The family law courts of Texas make several different decisions daily that affect children. These decisions include where to place children as far as their permanent residence, custody determinations as well as safety considerations, and even those that relate to the termination of parental rights. These are very important decisions which can impact families just like yours. If you find yourself involved in a divorce or child custody case, then understanding how a court will make these decisions is crucial to the well-being of your family.
The standard that a Texas family law judge would utilize to decide on these issues and more is known as the “best interests” standard. In Texas, you can think of the best interests of your child as being a term which generally means that a court will deliberate on deciding which type of court orders will serve your child best both now and in the future. This takes into consideration your child’s physical health, emotional well-being, and development over time. A Texas Supreme Court case encapsulated these considerations. Known as the Holley case, we can look to the specific consideration set forth by the court in this case.
On a general level, the goals of a Texas family court when making a best interest determination would be to think about the most important objectives on behalf of your child in terms of their emotional health and development. For one, the presumption in Texas is that the best interest of your child is served when you and your co-parent have a meaningful role to play in the life of your child. So, if possible, the court will want to ensure you and your co-parent can continue and have an important role to play in the life of your child. If possible, a court will seek to name you and your co-parent as joint managing conservators of your child.
The health and safety of your child is also important. When we think about the health and safety of your child there are considerations such as keeping your child out of harm’s way as far as their interaction with family members or other people who present a threat to them are concerned. If you have a history of abuse within the past two years before the filing of your child custody or divorce case, then you will have an especially difficult time showing a court that you can protect the health and safety of your child.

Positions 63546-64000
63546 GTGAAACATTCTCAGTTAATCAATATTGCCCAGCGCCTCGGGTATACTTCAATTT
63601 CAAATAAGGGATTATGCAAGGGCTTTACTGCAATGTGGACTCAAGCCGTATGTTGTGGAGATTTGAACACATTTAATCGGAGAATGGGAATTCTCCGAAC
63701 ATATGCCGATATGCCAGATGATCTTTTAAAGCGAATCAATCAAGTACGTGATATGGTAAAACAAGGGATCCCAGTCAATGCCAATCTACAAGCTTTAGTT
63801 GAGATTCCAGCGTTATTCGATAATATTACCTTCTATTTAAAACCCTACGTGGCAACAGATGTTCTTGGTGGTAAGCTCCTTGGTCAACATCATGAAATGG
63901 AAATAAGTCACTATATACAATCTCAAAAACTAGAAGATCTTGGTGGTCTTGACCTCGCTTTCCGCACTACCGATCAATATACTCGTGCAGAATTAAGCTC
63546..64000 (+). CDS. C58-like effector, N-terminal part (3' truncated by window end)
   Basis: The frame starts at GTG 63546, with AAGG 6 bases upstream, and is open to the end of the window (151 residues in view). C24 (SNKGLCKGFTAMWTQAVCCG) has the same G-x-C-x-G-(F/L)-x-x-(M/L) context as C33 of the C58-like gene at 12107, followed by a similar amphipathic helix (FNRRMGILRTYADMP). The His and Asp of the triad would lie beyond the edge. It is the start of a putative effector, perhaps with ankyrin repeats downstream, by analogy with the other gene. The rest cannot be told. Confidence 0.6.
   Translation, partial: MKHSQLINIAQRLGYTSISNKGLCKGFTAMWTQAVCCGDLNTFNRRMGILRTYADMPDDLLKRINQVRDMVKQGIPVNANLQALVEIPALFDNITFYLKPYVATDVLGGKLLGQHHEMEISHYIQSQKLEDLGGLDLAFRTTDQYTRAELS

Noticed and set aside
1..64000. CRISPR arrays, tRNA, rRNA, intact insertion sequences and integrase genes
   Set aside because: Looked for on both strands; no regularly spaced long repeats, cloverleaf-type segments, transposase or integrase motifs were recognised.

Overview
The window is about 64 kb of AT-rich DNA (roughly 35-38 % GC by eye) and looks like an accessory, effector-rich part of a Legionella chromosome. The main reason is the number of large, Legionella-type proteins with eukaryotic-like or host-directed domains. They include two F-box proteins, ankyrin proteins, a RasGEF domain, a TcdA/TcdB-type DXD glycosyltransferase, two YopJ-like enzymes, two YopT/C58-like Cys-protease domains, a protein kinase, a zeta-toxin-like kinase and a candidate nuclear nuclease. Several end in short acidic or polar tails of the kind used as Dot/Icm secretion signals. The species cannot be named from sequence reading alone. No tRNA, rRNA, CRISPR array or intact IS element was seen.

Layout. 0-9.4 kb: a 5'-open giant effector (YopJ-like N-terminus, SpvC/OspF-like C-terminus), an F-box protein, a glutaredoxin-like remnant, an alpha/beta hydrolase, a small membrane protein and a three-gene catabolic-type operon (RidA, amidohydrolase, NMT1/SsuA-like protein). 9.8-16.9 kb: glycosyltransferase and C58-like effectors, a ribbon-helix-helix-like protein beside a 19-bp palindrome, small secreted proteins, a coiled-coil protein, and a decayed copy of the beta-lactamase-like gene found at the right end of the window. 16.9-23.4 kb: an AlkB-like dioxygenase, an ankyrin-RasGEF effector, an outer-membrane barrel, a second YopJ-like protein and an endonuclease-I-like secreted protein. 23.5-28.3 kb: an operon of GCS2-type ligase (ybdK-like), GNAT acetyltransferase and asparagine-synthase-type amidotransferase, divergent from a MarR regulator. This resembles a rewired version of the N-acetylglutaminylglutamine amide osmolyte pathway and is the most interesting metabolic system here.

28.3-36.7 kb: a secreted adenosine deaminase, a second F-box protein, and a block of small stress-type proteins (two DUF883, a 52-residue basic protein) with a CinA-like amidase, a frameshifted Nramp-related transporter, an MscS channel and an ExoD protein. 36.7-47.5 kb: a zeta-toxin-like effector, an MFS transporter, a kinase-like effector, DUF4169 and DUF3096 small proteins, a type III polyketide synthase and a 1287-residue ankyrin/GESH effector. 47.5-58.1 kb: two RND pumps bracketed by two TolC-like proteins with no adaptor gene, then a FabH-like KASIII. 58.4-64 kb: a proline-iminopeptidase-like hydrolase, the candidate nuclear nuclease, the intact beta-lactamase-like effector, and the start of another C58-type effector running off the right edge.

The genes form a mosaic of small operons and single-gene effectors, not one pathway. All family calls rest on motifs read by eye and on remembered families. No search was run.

Best interest factors in Texas
A court will consider the importance of maintaining existing family ties between your children and their extended family when making decisions about what is in their best interest. If possible, not only will a court attempt to encourage your relationship between you and your children but we’ll also prefer to place your child into situations where he can have a relationship with your extended family. The household members of your child will also be determined as far as whether they present any risk of harm to your child.
A relevant consideration for a family court regarding the best interests of your child is your ability as a parent to provide for the basics of life for him or her. This would include shelter, clothing, and medical care. It is not a requirement that you be able to provide your child with any specific kind of shelter but only that the shelter be free from defects or issues that could present a risk of harm to your child. You are required to be able to provide your child with health insurance, as well. If you are not able to do so, then you are required to place your child on a Medicaid program and then compensate the state of Texas for the health insurance that way. Also, your child needs to be able to have food and water available to him or her.
What is your relationship with your child like?
Your past involvement in the life of your child matters to a court when making a best-interest determination. This is one of the issues that parents run into all the time and usually have questions about. In truth, it is usually fathers who have questions about this subject the most. There is a thought that exists that fathers are at a disadvantage in family law cases either because of bias on the part of most judges or because the law inherently helps women and mothers compared to men. The reality of the situation is that there is no bias in the law towards mothers or fathers. The Texas Family Code states that it will not give preference to mothers or fathers when assigning parental rights and duties.